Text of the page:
Career Testing
Career Testing
Career Testing
JOB SEARCH / DEC. 15, 2014
version 6, draft 6

How to Find a Job in Philosophy

Finding a job in philosophy is tough; even well-qualified candidates do not have any guarantees for an excellent opportunity. You should also note that an academic job is not the only place you can fit with a doctorate. It is wise to spend the first year of your graduate studies asking yourself and figuring out what you want to do after completing your education. You can teach undergraduates or graduates if you are good, research and write papers, edit academic journals, or serve on university committees, just to name a few. Assuming you already have a particular career goal, there are a few ways to go about finding a job.

Put Together an Application

While there are no standard application letters and curriculum vitae, the impression they create of you to a potential employer matters. Enrol the services of a professional to write a CV for you and have it read and edited by a couple of your faculty members. During your graduate studies, you will be researching on, producing, publishing and collecting documents that can decorate your curriculum vitae. Start a file that contains all your academic and field work and use them as a portfolio. Ensure you include your dissertation, especially if it addresses a topic in the industry you want to work in.

Pay a Recruitment Agency

Philosophy graduates can work in almost every sector, and this can make it difficult for job seekers who have to send so many applications. A recruitment agency can help narrow down your areas of focus depending on your skills and interests, and manage your applications. According to Pauwels Consulting, recruitment agencies also have access to openings that you as a job seeker might never know about.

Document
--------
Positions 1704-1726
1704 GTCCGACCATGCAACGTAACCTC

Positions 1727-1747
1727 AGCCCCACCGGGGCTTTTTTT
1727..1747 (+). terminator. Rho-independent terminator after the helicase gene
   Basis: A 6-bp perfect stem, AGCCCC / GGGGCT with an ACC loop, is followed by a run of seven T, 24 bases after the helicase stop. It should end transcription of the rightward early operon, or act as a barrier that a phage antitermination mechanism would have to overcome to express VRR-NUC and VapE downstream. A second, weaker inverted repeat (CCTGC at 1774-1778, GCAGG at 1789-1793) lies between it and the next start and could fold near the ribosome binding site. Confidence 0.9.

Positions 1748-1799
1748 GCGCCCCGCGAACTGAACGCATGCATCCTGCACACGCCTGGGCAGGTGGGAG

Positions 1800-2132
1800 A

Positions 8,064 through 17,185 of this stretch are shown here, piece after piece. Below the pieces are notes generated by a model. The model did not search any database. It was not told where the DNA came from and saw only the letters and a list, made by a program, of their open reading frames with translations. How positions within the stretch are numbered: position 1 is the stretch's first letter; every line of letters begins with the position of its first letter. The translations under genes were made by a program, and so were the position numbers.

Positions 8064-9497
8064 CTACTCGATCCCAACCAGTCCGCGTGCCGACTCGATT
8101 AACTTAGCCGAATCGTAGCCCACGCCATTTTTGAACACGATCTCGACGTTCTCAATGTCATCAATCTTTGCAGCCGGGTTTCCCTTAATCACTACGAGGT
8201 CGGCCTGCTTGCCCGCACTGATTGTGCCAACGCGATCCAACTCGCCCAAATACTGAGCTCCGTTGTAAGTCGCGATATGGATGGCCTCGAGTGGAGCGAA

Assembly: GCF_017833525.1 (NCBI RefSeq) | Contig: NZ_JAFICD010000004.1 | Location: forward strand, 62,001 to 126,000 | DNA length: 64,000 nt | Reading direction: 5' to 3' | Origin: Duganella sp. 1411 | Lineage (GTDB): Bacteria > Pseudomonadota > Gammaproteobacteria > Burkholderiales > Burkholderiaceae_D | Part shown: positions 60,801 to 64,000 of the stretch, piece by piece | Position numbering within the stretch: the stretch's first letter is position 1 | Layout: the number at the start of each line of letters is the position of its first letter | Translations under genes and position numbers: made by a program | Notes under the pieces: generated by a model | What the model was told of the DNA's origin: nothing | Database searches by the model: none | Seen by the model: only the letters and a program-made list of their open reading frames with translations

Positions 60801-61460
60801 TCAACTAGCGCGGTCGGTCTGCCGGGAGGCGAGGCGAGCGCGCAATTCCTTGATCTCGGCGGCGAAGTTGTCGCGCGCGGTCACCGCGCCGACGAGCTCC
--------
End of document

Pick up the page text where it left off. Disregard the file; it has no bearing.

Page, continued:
Volunteering exposes you to potential employers and is a way to accumulate experience. The Corporation for National and Community Service quoted in Forbes Magazine cites that volunteering increases your chances of finding a job by 27 percent. If you want a lecturing job, for example, offer to volunteer as an assistant lecturer and help professors with course research and planning. Offer to take students for extra lessons and have the faculty observe you as you teach. As for a review of your work, make sure that in every place you volunteer you add it to your job file.


Join professional philosophy bodies to interact with fellow employees and employers. For example, in America, the American Philosophy Association provides members with updates about the job market and connects new members to senior experts in the industry. They also offer other membership benefits such as research opportunities that can increase your chances of finding a job. Talk to your placement adviser for insights on when and how to join the job market. If you have written work that would be of interest to certain industries, consider sending it to them to attract their attention. Initiate a relationship with off-campus researchers who can recommend you when job opportunities arise.

Overall, your chances of getting a philosophy job are on average 24 percent. The chances get higher if you graduate from an institution recognized by a national research council. It is, therefore, paramount that you are a ‘sellable’ candidate to survive in such a competitive profession. Work on your career-related skills such as research and interpretation of data, and keep updating your knowledge to stay relevant.


Image source: iStock

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